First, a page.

The Great Retirement: Have Baby Boomers Really Left the Labor Market? Maybe not

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Millions of older workers left the labor force at the start of the pandemic, but few indicated that this movement was permanent. The Washington Post said most have yet to tap into their Social Security benefits, saying in surveys they may be able to get back into the workforce after COVID subsides, or they may be waiting for better pay or a job. greater flexibility.

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The number of Americans over 55 fell 6 percentage points to 33.3% in March and April 2020, according to data from the Bureau of Labor Statistics. “It may not mean pastured anymore,” Robert Laura, a social worker-turned-financial planner who runs a retirement training program, told The Washington Post. “It may mean taking a break.”

According to a report by Boston College’s Center for Retirement Research, older workers who could do their jobs from home were less likely to leave the workforce, as were those with college degrees. Reservations about returning to work were also similar to the concerns of younger employees, such as public health risks and improvements to their workplace.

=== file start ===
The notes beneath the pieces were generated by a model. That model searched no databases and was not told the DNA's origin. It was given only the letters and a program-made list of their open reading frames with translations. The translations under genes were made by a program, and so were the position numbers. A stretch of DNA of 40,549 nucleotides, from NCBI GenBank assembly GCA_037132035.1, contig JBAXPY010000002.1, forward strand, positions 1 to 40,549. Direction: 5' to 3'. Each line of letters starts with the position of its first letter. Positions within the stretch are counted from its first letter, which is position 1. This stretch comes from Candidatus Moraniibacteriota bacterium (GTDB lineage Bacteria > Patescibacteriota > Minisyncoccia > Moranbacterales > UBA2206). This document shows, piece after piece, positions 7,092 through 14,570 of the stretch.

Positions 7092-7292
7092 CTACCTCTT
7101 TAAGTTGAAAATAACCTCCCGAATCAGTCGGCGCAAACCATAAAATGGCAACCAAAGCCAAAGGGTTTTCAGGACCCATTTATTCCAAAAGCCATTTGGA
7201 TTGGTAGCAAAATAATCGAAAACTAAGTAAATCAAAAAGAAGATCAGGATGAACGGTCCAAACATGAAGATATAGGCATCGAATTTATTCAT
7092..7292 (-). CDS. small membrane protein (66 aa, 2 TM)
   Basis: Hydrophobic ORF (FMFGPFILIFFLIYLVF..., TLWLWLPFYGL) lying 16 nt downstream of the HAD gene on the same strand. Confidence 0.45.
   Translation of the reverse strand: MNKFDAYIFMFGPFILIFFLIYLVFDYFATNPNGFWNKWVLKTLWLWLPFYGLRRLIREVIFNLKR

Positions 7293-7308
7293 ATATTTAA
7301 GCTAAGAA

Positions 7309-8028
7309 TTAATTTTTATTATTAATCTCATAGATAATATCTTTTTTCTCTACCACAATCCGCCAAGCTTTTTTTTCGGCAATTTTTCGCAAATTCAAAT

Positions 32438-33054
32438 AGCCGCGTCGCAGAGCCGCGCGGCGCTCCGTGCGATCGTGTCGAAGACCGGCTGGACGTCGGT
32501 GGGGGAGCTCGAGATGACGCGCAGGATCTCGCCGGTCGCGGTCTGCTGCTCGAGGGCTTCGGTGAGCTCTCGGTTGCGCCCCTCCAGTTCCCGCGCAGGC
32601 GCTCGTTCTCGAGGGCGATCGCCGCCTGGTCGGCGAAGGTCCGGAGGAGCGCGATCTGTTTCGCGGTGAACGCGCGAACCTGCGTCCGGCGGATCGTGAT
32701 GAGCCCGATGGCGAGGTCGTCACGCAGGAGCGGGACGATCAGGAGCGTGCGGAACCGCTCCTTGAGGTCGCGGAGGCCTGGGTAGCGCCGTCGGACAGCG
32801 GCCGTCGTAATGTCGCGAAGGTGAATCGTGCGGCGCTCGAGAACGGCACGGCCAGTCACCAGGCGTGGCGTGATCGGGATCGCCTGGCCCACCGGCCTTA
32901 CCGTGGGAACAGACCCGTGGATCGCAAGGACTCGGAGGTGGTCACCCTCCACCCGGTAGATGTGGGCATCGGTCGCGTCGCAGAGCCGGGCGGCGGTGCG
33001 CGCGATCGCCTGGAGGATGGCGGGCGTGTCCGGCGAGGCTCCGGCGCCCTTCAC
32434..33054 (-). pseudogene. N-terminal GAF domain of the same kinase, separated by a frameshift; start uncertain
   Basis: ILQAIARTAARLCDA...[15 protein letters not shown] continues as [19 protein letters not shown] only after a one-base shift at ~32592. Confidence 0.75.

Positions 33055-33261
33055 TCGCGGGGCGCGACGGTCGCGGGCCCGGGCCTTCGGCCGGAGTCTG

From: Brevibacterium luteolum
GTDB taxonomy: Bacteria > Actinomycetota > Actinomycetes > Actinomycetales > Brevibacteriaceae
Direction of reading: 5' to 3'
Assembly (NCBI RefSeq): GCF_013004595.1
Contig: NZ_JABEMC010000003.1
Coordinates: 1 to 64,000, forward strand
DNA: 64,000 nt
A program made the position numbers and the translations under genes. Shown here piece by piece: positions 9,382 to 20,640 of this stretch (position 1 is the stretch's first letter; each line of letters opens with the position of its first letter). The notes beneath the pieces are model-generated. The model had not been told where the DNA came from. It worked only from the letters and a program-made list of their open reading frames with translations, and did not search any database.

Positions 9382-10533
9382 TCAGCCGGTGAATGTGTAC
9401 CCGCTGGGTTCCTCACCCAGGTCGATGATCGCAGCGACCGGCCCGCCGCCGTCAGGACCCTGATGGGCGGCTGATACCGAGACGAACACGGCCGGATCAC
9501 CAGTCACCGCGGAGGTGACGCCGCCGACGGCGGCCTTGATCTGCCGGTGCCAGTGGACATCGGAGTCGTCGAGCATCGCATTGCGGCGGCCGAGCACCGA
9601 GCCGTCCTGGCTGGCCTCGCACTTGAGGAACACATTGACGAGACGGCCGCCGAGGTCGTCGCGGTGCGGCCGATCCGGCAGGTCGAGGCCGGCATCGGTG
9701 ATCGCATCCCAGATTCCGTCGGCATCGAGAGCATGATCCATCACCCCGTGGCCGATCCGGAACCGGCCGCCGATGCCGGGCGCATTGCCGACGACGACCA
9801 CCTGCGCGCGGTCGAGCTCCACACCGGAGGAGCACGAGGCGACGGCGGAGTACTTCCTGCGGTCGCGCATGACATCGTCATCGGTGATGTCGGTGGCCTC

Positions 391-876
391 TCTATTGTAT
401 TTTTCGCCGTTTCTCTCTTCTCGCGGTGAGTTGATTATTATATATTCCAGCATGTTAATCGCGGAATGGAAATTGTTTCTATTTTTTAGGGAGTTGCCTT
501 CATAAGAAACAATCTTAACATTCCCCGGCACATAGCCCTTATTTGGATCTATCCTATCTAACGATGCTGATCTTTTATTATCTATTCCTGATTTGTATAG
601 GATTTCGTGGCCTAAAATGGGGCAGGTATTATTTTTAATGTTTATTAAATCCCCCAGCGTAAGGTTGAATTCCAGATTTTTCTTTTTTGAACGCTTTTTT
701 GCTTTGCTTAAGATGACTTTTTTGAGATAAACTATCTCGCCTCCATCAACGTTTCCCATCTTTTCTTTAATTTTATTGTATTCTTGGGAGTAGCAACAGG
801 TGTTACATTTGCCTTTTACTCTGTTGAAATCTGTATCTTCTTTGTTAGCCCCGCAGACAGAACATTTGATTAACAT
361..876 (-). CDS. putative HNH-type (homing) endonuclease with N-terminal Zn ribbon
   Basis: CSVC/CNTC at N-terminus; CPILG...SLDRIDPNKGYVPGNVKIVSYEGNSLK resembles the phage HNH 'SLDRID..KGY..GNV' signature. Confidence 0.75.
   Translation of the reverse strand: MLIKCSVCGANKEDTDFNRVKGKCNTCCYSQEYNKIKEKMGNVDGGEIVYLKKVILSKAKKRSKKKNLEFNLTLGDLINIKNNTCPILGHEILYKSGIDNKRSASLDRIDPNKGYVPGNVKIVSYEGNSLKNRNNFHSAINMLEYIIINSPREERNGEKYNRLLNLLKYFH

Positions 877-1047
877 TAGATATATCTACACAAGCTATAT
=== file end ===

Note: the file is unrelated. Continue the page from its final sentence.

“There are workers who are available under the right circumstances, but clearly we haven’t done enough to bring them back yet,” said Gal Wettstein, senior research economist at the center and co-author of the report. , to the Dallas Morning News. .

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AARP noted that the longer the pandemic drags on, the less likely it is that those with substantial savings and who have retired will join the workforce. However, if conditions improve, some retirees, especially those with little savings, may decide to re-enter the labor market.

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About the Author

Josephine Nesbit is a freelance writer specializing in real estate and personal finance. She grew up in New England but is now based in Ohio where she attended Ohio State University and lives with her two toddlers and her fiancé. His work has appeared in print and online publications such as Fox Business and Scotsman Guide.

Michael A. Bynum